Sure, they’re called explainer videos, but the trick to good explainer voiceover is knowing what they really are: you-get-it-ers. Doesn’t have the same fun ring to it, but you get it, and so does the end user.
A good voice for your explainer project is genuine, knowledgeable, and authentic and is never preachy. When you book me, you get a guy in the know talking to other people in the know. It’s fresh. It’s casual. It’s authentically professional, and it opens the door for your clients to have a conversation with their clients.
You know that a good explainer video is all about the formula. Intro the problem, show the problem, solve the problem, enjoy the solution, then a nice little call to action. It’s kinda like a five act play, which is a formula that worked out pretty dang well for William Shakespeare.
People might think formulas are boring, but I think it opens the door for more fun! I can give you the classic “meet Bob” explainer voiceover if that’s what you and your client need…but we can also freshen things up a bit and invite some more fun in. A little wink here, a little nod there, you know what I mean?
All explainer voiceover reads lean toward the conversational and authentic, but there’s a subtle difference in how to approach each type of read. For a Whiteboard, for instance, I let my cool teacher vibe really shine, for a professional and relatable didactic read. Here, the goal is to instruct a process.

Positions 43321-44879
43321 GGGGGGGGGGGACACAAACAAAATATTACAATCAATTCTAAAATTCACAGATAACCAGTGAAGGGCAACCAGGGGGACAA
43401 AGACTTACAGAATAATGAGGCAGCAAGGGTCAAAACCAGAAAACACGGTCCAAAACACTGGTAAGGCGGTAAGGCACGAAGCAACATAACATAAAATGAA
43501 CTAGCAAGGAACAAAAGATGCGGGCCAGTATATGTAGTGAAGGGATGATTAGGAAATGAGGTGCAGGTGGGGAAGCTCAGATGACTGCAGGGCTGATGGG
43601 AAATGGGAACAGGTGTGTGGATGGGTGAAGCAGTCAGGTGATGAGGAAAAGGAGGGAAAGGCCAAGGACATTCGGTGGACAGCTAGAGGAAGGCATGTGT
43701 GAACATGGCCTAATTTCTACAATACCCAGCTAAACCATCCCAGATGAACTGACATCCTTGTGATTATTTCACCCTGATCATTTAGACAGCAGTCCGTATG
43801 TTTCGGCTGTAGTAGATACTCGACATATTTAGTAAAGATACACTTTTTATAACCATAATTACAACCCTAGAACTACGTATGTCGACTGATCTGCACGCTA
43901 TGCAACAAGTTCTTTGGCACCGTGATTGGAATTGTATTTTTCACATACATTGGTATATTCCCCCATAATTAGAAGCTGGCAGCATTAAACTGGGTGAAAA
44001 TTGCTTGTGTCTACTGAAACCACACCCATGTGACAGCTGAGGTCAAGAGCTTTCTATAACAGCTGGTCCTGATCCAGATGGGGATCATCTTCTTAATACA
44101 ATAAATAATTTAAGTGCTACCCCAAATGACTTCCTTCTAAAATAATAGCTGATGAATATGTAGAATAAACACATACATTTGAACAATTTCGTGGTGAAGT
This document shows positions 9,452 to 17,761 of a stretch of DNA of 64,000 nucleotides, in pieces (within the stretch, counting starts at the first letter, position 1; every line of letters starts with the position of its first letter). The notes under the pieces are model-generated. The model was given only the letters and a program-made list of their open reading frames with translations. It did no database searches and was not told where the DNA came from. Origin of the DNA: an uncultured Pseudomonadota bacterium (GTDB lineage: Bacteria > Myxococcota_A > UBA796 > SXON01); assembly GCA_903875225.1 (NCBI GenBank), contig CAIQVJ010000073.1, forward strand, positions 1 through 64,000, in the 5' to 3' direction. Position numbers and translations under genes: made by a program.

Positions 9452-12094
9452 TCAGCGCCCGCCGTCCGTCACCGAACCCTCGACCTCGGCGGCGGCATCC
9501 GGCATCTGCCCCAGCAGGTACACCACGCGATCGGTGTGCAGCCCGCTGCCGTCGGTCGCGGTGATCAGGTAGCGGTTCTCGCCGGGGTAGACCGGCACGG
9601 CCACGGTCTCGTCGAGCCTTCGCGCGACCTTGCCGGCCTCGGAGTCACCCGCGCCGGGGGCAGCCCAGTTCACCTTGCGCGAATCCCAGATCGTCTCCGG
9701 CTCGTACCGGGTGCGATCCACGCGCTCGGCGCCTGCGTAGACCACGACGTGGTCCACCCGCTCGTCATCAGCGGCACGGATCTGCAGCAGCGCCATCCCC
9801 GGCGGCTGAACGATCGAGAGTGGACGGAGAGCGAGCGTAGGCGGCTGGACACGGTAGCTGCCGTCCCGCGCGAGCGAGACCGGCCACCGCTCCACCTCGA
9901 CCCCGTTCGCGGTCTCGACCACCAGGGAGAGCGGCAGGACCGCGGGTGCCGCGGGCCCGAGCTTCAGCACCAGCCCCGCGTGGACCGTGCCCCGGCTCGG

But for live action, while your viewer sees real people, the goal is to have the voiceover float underneath your video work and support it. Rather than guide the viewer by the hand, as in Whiteboard, the voiceover becomes a sort of tour guide: there when you have a question, but letting you take as much time as you need at each section.
Animated can fall somewhere in between, or it can be a chance for character to really shine. Hop on over to my Kids Media demo to see how zany and energetic things can get, if your projects calls for it!
You gotta hit :90 exactly? Boom. We’re hitting :90 exactly. Need a little breath in between your lists so your super cool animations can really pop? You got it, daddio.
Most of my explainer work is self-directed, meaning you send me the script with some direction notes, and I send you back two to three options on the read. I’ll give some slight variation in pacing and character, and usually multiple options on your end tag. Hopping on for a session is never and issue, but I was a theatrical director for over ten years, so I’m happy to handle it.
Unlike some other areas of voiceover, explainer tends to be buyout for organic use on social media and websites. In line with the GVAA rate guide, I tend to be around $350 for up to :90.
Here are some places you might have heard my voice in the wild: